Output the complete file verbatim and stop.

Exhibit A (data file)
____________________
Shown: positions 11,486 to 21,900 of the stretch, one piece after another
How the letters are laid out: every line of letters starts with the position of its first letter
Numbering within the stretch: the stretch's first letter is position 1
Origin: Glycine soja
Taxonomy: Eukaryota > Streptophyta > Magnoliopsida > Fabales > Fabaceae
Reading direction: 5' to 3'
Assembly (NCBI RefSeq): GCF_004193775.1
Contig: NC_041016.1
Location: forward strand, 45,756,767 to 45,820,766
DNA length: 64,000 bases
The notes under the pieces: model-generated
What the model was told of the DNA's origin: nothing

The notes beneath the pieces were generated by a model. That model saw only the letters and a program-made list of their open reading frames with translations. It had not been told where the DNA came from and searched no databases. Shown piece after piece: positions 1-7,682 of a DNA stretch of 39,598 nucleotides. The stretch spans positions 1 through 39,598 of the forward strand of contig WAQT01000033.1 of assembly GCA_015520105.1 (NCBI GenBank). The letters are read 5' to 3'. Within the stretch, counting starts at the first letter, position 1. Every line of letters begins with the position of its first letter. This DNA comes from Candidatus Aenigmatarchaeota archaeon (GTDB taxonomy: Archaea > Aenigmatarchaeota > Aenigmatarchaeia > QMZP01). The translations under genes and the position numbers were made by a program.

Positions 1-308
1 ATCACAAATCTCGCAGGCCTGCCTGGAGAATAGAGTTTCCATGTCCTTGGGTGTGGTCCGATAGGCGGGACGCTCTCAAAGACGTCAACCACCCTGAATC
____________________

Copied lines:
Shown: positions 11,486 to 21,900 of the stretch, one piece after another
How the letters are laid out: every line of letters starts with the position of its first letter
Numbering within the stretch: the stretch's first letter is position 1
Origin: Glycine soja
Taxonomy: Eukaryota > Streptophyta > Magnoliopsida > Fabales > Fabaceae
Reading direction: 5' to 3'
Assembly (NCBI RefSeq): GCF_004193775.1
Contig: NC_041016.1
Location: forward strand, 45,756,767 to 45,820,766
DNA length: 64,000 bases
The notes under the pieces: model-generated
What the model was told of the DNA's origin: nothing

The notes beneath the pieces were generated by a model. That model saw only the letters and a program-made list of their open reading frames with translations. It had not been told where the DNA came from and searched no databases. Shown piece after piece: positions 1-7,682 of a DNA stretch of 39,598 nucleotides. The stretch spans positions 1 through 39,598 of the forward strand of contig WAQT01000033.1 of assembly GCA_015520105.1 (NCBI GenBank). The letters are read 5' to 3'. Within the stretch, counting starts at the first letter, position 1. Every line of letters begins with the position of its first letter. This DNA comes from Candidatus Aenigmatarchaeota archaeon (GTDB taxonomy: Archaea > Aenigmatarchaeota > Aenigmatarchaeia > QMZP01). The translations under genes and the position numbers were made by a program.

Positions 1-308
1 ATCACAAATCTCGCAGGCCTGCCTGGAGAATAGAGTTTCCATGTCCTTGGGTGTGGTCCGATAGGCGGGACGCTCTCAAAGACGTCAACCACCCTGAATC